Given my long-time stance that dashboards are dangerous and dysfunctional, I was absolutely thrilled by this recent article in Intelligent Enterprise on how metrics can lead in the wrong direction which quoted Robert D. Austin, author of Measuring and Managing Performance in Organizations who said:
“Kaplan and Norton’s cockpit analogy would be accurate if it included a multitude of tiny gremlins controlling wing flaps, fuel flow, and so on of a plane being buffeted by winds and generally struggling against nature, but with the gremlins always controlling information flow back to the cockpit instruments, for fear that the pilot might find gremlin replacements. It would not be surprising if airplanes guided this way occasionally flew into mountains when they seemed to be progressing smoothly toward their destinations“.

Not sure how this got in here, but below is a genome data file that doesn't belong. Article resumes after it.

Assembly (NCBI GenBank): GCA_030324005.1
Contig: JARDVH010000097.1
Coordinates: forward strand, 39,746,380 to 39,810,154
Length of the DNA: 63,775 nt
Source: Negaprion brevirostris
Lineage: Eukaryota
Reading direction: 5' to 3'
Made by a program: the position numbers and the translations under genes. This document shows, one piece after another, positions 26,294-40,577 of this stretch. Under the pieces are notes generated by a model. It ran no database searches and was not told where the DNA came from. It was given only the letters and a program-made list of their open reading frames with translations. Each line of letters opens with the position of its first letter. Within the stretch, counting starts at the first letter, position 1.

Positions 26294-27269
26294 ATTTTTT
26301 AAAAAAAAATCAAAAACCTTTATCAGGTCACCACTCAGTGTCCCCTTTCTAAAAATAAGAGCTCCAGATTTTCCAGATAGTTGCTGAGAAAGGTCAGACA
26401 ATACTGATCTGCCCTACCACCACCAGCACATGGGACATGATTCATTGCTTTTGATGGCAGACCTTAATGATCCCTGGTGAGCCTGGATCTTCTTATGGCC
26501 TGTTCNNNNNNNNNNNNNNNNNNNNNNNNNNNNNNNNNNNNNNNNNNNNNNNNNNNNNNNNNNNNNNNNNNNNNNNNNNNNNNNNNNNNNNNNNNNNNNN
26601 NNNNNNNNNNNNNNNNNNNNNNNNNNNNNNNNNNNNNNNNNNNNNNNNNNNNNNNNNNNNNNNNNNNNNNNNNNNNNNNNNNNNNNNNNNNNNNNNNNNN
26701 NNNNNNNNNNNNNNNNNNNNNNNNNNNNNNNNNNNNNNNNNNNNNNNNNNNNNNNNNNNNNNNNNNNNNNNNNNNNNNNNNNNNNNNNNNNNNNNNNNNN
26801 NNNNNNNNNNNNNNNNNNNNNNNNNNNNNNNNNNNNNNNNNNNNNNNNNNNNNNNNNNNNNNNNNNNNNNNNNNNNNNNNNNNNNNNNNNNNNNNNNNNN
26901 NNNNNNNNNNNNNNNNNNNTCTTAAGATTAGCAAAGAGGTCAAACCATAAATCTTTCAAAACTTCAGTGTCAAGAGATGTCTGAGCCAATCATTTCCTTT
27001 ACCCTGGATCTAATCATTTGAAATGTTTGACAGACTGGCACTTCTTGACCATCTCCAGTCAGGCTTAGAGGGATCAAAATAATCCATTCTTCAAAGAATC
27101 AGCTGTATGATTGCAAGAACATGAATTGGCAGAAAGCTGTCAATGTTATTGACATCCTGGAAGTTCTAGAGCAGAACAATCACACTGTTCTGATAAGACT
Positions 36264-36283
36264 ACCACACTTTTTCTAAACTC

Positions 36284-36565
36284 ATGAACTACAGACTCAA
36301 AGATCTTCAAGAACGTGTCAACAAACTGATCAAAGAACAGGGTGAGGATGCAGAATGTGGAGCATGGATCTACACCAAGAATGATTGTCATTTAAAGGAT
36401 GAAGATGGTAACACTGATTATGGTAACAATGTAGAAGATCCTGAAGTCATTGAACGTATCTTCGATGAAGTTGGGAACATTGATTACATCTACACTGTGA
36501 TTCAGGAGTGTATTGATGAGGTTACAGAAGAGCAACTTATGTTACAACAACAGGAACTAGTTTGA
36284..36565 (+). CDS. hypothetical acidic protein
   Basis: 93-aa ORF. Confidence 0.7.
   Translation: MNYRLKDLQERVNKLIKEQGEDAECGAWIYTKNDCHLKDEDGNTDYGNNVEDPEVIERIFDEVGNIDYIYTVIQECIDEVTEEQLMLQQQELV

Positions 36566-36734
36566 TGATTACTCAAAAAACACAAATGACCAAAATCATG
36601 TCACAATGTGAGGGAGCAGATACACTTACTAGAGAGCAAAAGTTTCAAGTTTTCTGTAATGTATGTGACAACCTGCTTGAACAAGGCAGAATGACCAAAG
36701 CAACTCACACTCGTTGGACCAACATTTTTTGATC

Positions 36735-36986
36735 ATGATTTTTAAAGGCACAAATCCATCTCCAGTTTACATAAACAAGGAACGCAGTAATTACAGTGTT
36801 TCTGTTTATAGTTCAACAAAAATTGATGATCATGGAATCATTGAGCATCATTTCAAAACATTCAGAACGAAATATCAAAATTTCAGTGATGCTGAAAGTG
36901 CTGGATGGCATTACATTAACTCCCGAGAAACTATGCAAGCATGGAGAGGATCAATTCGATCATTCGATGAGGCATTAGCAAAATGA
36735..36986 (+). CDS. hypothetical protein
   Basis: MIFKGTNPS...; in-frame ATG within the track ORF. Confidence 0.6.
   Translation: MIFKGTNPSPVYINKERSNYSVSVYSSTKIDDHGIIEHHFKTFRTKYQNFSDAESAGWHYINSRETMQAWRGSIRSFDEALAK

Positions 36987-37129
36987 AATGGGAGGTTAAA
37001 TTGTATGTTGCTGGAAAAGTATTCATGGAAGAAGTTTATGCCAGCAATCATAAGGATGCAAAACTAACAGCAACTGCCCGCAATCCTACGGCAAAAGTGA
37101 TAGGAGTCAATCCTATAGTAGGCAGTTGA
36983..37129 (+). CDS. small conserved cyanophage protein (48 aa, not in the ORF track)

If the doctor had a hall of heroes, Robert would have to be the first inductee! Not only will your staff be lulled into a false sense of security when all of the gages in the dashboard are in the “safe” zone (and not look for the faulty wiring about to spark a devastating explosion), but, and this is especially true if their compensation is based on those numbers, they’ll start to perform dysfunctionally if such behaviour improves the score. For example, many call centres once thought (and some still do) that number of calls processed was a good metric. The result? The reps, who do their best to get you off the phone as soon as possible, don’t take the time to understand the true nature of your problem and instead focus on a “quick fix” to get you going again (even if such a fix, like “reboot”, doesn’t fix the issue and will only result in the problem re-occurring again and again). As a result, not only did the number of calls processed a day increase, but the total number of calls processed by the organization increased, because people have to call multiple times to get their problem solved. Not good. Not good at all.